I believe reluctantly Ben voluntarily left Silent Software to return to Fuller Computer Systems.  He returned to Mesa, Arizona.  My son was not a presumptuous person.  He gave credit where credit was due, and I am certain it hurt him to leave what had become a dream come true to again forge ahead again virtually alone, a new path, find more “cheese” and go on with life.  Ben began work on an upgrade to Project D.  That was so much like Ben, even as a child.  I would watch him hit an obstacle and never complain, but find a way.  He was a master at that positive way to meet life’s challenges.  Ben attended the 1989 Amiga Developer's Conference in San Fransico, CA.

Prolific.com

Los Angeles Future Salon: 2007 Meetings - [Cached Version]
Last Visited: 9/14/2008  
Reichart Von Wolfsheild, Founder and CTO, Prolific Publishing

Abstract: Web industry veteran Reichart Von Wolfsheild will present and demonstrate qtask (http://www.qtask.com), an online Task Tracking and Project Management platform for "Whole Life Management."
...
Bio: Prolific Founder and CTO Baron RK {"Reichart") Von Wolfsheild has over 25 years experience in software and hardware design.He has appeared in magazines such as Time, Life, and BusinessWeek.He is frequently quoted in computer magazines, and makes regular appearances on television, lecturing at universities, and speaking on industry panels.
Los Angeles Future Salon (LAFS) at UCLA - [Cached Version]
Published on: 7/3/2005    Last Visited: 2/3/2007  
Feb 4 (Noon-4pm), Ackerman Union, Room 2408, Reichart Von Wolfsheild, Prolific, Qtask: An Online "Whole Life Management" PlatformMar 4 (Noon-4pm), Kerckhoff Hall Room 417, Topic TBD, Ideas?Email us!
...
Reichart Von Wolfsheild, Founder and CTO, Prolific Publishing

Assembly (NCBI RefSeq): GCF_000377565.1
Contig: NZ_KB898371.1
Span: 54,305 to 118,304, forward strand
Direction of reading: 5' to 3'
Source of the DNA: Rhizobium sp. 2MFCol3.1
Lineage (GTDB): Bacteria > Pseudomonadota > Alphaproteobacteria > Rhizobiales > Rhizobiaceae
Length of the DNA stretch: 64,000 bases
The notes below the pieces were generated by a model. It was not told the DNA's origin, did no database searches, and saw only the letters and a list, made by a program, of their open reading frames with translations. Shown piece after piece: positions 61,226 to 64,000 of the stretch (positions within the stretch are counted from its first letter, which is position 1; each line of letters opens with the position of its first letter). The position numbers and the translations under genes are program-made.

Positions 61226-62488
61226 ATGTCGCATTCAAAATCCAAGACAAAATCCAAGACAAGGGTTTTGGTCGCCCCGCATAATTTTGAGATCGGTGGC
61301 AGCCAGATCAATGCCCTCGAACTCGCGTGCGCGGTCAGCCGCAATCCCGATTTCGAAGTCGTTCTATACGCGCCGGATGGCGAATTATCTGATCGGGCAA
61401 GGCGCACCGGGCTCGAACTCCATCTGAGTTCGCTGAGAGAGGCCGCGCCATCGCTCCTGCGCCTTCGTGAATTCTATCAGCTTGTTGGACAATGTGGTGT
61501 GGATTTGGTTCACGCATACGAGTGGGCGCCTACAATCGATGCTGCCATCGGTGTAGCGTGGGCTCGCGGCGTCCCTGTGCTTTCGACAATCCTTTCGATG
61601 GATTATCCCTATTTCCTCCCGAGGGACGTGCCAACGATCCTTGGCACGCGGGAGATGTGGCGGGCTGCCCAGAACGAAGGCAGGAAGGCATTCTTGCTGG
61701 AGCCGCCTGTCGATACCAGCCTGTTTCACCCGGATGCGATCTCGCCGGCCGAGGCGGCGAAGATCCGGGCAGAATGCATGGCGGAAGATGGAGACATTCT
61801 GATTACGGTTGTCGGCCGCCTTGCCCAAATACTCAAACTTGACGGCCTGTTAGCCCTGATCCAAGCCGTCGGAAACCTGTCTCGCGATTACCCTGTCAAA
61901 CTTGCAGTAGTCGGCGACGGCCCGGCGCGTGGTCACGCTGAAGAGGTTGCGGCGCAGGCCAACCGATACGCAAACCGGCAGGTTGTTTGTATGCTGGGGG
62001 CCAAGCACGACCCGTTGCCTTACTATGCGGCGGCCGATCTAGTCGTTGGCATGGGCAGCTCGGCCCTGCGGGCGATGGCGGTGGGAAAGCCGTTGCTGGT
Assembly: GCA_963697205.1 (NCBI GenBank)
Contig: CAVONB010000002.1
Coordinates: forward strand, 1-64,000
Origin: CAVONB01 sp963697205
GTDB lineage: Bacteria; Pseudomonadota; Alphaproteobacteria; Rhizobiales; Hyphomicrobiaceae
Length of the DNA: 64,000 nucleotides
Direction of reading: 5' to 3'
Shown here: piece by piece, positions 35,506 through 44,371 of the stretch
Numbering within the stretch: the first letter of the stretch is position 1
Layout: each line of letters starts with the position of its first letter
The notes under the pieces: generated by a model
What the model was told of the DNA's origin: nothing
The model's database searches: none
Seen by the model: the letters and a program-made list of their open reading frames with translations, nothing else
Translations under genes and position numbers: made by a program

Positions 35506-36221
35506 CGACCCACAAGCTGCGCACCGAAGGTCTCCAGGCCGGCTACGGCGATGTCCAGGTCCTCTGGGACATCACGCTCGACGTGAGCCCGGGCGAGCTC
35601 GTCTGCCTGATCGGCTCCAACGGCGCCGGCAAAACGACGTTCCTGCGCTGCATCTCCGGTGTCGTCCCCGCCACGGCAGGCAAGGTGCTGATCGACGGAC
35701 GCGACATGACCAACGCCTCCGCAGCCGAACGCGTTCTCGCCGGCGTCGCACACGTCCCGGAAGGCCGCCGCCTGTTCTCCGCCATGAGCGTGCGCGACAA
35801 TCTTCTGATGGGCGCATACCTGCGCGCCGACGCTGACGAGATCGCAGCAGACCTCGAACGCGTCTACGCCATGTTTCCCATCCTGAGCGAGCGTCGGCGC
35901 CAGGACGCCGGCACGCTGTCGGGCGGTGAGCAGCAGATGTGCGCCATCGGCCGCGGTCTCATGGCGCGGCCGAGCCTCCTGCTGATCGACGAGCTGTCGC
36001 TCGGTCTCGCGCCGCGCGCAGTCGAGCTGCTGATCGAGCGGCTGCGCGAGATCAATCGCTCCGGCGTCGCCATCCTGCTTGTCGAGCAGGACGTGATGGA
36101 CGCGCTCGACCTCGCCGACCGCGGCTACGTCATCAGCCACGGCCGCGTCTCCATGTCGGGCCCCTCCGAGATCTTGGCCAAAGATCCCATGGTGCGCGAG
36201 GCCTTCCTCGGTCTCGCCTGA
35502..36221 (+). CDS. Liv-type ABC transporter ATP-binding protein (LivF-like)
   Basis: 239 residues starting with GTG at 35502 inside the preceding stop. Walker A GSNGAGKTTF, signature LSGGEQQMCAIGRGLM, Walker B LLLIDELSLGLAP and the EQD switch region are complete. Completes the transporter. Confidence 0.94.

...
Bio: Prolific Founder and CTO Baron RK {"Reichart") Von Wolfsheild has over 25 years experience in software and hardware design.He has appeared in magazines such as Time, Life, and BusinessWeek.He is frequently quoted in computer magazines, and makes regular appearances on television, lecturing at universities, and speaking on industry panels.

Prolific.com 2009

James J. Host graduated high school co-valedictorian, is a former member of Mensa, and holds a B.S. in biology from Caltech, specializing in molecular biology.
With a special talent for low level assembly, he mastered the popular microchips including the 6502, 8088, as well as an array of microcontrollers and embedded systems, developing dozens of successful commercial products.

More recently, he has turned his talents to the growing field of forensic programming and firefighting, assisting Prolific's clients to remove critical failures in other companies' products.

www.exreplaytv.com View Guestbook
James Host
2007-03-04 10:50:08

Just a few notes about Ben Fuller, from James Host []

I remember Ben Fuller from the "Who Framed Roger Rabbit" days of Silent Software. Ben was hired to make software tools, provide support for the Amiga computers, and anything else that needed doing.

Ben took a bit of getting used to, and I was scared of him at first. It was the eye thing. One of his eyes was smaller than the other, and the small eye didn't track what he was looking at. Ben had a tendency to keep the small eye half-shut, and to turn his face so that the larger eye was toward the person he was talking to.

Ben was also n-n-n-n-nineteen.

I got over being scared, and considered Ben a friend. A man is known by what he does.

Ben was an Amiga hacker extraordinaire. One of his neat hacks was to take a Kickstart floppy, and change the graphic display, so that it would have a nice check mark with two boing balls bouncing on its end, instead of the awful four-color representation of a floppy that Commodore had made. Ben was also tinkering with Project D in those days, getting ready to put out an upgrade version with a nicer looking desktop and more"parameter" files.